Water / Wastewater Division
The Mission of the City of Green Cove Springs Water Department is to provide citizens quality drinking water and wastewater treatment in an efficient and cost-effective manner, while exceeding regulatory requirements and being protective of Public Health, the Environment, Floridan Aquifer, the St. Johns River and its tributaries.
For information about the City's water and wastewater systems please contact Scott Schultz, the Water Utilities Director.
Water conservation should be everyone's priority. Clean drinking water is a precious resource. Efforts to reduce water consumption inside homes and businesses, in addition to reducing water used for irrigation, is a critical component of the City's Mission Statement above. A good resource for methods to reduce water consumption, in addition to regulations on irrigation ("watering days/times", etc.) is the St. Johns River Water Management District (SJRWMD). Visit the SJRWMD water conservation website.
The City follows the SJRWMD regulations on irrigation ("watering days/times", etc.).
Water for the City is provided by two water treatment plants, the Harbor Road Water Treatment Facility (WTF) and the Reynolds WTF. The water from these plants are combined to form one system which consists of five wells which pull from the Floridan Aquifer, four groundwater storage tanks, and three elevated storage tanks (towers). Due to the excellent water quality of the Floridan Aquifer, the water treatment process is limited to aeration and chlorination (disinfection).
Wastewater generated by the City is treated at one of two wastewater treatment plants. Wastewater from the Northern and Core City sections are treated by the Harbor Road Wastewater Treatment Facility (WWTF) which has a treatment capacity of 0.75 million gallons per day (MGD). Wastewater from the South and Reynolds Industrial areas of the city are treated by the South WWTF which has a capacity of 0.35 MGD. The wastewater is collected throughout the city by a combination of gravity and force main piping systems which includes 37 sewage pumping (lift) stations.
In 2015 the City completed a Wastewater Master Plan which involved an extensive review of the future needs for wastewater treatment far into the future. From this master plan the City developed a five-year plan to combine all wastewater treatment at the Harbor Road WWTF by constructing a new advanced wastewater treatment (AWWT) facility. By design, AWWT plants reduce the concentration of nitrogen in the effluent to approximately three parts per million (ppm) and concentration of phosphorus to one ppm (the importance of reducing nitrogen and phosphorus discharges is more fully described below in the Reclaimed Water section). The plant will be designed and built in phases as the City grows and is more fully described on the Capital Improvement Program page.
Residuals (Sludge) Treatment
Treated solids collected from the wastewater treatment process are referred to as "residuals" or sludge. The sludge is dewatered (dried) and taken to the Clay County Rosemary Hill Landfill for final disposition.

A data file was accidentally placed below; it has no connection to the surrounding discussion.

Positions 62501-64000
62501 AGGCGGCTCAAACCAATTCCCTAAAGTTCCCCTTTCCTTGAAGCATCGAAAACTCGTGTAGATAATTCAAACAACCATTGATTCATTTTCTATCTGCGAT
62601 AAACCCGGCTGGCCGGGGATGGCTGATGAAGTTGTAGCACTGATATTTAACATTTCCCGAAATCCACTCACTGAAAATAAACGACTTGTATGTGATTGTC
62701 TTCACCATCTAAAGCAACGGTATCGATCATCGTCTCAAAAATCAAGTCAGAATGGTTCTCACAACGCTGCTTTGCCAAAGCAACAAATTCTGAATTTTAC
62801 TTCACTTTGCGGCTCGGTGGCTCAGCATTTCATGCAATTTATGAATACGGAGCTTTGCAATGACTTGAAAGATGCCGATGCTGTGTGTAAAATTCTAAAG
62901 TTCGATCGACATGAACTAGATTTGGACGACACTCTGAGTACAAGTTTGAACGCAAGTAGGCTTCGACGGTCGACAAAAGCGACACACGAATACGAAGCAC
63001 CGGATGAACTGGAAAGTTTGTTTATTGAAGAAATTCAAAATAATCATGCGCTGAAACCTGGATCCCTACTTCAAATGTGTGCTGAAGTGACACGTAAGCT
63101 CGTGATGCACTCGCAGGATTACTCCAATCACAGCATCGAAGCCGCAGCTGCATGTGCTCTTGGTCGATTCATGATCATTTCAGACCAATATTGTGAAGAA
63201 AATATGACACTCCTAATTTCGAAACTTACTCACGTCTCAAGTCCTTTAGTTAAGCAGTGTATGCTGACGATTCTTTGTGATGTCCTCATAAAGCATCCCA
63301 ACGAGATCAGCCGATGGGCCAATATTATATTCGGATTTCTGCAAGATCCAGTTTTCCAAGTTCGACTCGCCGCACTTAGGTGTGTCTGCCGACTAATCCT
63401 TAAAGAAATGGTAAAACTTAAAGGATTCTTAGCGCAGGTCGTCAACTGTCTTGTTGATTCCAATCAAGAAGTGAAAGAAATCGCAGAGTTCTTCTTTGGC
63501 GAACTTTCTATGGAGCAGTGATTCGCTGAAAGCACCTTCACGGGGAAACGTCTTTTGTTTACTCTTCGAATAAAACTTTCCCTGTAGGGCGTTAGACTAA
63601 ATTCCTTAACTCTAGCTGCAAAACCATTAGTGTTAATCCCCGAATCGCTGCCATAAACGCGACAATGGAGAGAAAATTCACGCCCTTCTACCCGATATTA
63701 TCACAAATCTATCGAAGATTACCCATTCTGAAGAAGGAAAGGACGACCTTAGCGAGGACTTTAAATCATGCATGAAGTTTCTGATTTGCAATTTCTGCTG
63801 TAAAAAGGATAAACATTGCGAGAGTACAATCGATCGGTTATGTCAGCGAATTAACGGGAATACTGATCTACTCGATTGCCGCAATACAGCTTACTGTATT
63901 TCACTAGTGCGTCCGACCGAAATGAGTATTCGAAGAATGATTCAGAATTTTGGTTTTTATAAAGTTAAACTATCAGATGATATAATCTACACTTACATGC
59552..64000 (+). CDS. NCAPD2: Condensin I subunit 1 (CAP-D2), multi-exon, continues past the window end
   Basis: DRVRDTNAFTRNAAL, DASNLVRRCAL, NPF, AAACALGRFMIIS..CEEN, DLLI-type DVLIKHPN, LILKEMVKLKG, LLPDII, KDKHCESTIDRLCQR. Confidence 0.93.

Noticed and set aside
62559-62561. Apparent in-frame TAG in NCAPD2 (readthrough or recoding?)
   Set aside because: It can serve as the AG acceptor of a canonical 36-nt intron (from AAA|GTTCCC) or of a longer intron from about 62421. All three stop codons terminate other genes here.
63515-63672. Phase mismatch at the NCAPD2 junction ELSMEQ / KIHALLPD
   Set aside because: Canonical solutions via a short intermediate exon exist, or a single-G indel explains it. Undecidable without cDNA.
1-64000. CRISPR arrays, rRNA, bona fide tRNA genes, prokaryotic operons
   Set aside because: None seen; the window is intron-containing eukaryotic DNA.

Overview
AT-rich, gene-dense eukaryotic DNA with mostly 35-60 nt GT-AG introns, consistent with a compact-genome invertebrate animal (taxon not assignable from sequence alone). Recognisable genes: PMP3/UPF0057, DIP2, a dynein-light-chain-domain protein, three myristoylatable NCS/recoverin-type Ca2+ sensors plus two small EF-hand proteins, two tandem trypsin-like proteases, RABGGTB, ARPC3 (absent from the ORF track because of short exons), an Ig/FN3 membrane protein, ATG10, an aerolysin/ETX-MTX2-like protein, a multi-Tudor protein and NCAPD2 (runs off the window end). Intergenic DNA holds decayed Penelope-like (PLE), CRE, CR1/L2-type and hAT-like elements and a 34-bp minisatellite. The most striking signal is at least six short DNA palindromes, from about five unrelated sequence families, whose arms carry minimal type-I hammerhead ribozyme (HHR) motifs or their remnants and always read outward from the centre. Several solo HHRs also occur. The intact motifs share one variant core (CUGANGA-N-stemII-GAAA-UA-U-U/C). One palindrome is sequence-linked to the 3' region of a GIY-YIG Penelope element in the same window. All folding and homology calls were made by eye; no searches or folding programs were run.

The treated water from a wastewater treatment plant is referred to as "effluent." The effluent from the City's wastewater treatment plants meets (actually exceeds) the State and Federal regulatory requirements. The final effluent is discharged one of two ways - into lakes at Magnolia Point Golf and Country Club for irrigation (called reclaimed water or reuse) or directly into the St. Johns River.
As mentioned above, an excellent use of effluent from the wastewater treatment plants is for irrigation, called reclaimed water. Use of reclaimed water provides two primary benefits - reducing drinking water withdrawals from the Floridan Aquifer and reducing nutrient discharges to the St. Johns River.
The Floridan Aquifer is located in limerock approximately 1000 feet below the ground. This excellent source of water is a very precious and limited resource. Nearly 50% of the water produced by the City is used for irrigation. Utilizing reclaimed water for irrigation reduces withdrawals from the Floridan Aquifer and preserves this precious drinking water for human consumption.
Nutrients (primarily nitrogen and phosphorus) which are naturally occurring in wastewater (and wastewater effluent), have been found to contribute to algae growth in surface water (lakes, streams, rivers). When these nutrients are discharged into surface water algae blooms occur which reduces oxygen levels and affect naturally occurring plants and animals. Sending the plant effluent to irrigation reduces discharge of the effluent, and ultimately nutrients, to the St. Johns River.
Water Department Staffing
The Water Department currently has seven staff operators which possess dual State licenses in water and wastewater treatment. The operators maintain and operate the plants and related equipment under the conditions of both State and Federal permits. In addition, the water distribution and wastewater collection system is maintained/monitored by five state-licensed distribution system operators. The water and wastewater facilities are staffed seven days per week 365 days per year and electronically monitored by staff 24/7/365.
Regulatory Sampling, Analysis & Compliance
Extensive sampling and analysis of the water produced and wastewater treated by the City is conducted to ensure quality. All of the City's water and wastewater facilities meet or exceed all Federal and State permit and regulatory requirements.